Science Fair Project Encyclopedia
|Mission Name:||Soyuz TM-17|
|Call Sign:||Си́риус (Sirius)|
|Number of Crew Members:||3 launched / 2 landed|
|Launch:||July 1, 1993|
|Landing:||January 14, 1994|
130 km W of Karaganda (49.62 N; 70.12 E)
|Duration:||196 days 17 hours 45 minutes 22 seconds|
|Number of Orbits:||~3,070|
(1) number of spaceflights each crew member has completed, including this mission.
- Mass: 7150 kg
- Perigee: 388 km
- Apogee: 397 km
- Inclination: 51.6°
- Period: 92.4 minutes
17th expedition to Mir. Included astronaut from France.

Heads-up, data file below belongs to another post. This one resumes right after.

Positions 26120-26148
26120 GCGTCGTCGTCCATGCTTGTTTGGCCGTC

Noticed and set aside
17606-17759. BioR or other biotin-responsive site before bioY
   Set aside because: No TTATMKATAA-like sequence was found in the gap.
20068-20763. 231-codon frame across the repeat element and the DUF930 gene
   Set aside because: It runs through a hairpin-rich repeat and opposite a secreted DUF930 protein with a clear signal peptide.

At 7:37:11 a.m. Moscow time (MT), on January 14, Soyuz-TM 17 separated from the forward port of the Mir station. At 7:43:59 a.m., the TsUP ordered Tsibliyev to steer Soyuz-TM 17 to within 15 m of the Kristall module to begin photography of the APAS-89 docking system. At 7:46:20 a.m., Tsibliyev complained that Soyuz-TM 17 was handling sluggishly. Serebrov, standing by for photography in the orbital module, then asked Tsibliyev to move the spacecraft out of the station plane because it was coming close to one of the solar arrays. In Mir, Viktor Afanasyev ordered Valeri Polyakov and Yuri Usachyov to evacuate to the Soyuz-TM 18 spacecraft. At 7:47:30 a.m., controllers in the TsUP saw the image from Soyuz-TM 17’s external camera shake violently, and Serebrov reported that Soyuz-TM 17 had hit Mir. The TsUP then lost communications with Mir and Soyuz-TM 17. Intermittent communications were restored with Soyuz-TM 17 at 7:52 a.m. Voice communications with Mir were not restored until 8:02 a.m. Inspection of Soyuz-TM 17 indicated no serious damage. In this connection, the Russians revealed that they had studied contingency reentries by depressurized spacecraft in the wake of the Soyuz 11 accident. The Mir cosmonauts did not feel the impact, though the station’s guidance system registered angular velocity and switched to free flying mode. Later analysis indicated that the right side of the orbital module had struck Mir two glancing blows 2 s apart. The impact point was on Kristall, near its connection to the Mir base block. The cause of the impact was traced to a switch error: the hand controller in the orbital module which governed braking and acceleration was switched on, disabling the equivalent hand controller (the left motion control lever) in the descent module. Tsibliyev was able to use the right lever to steer Soyuz past Mir’s solar arrays, antennas, and docking ports after it became clear impact was inevitable.
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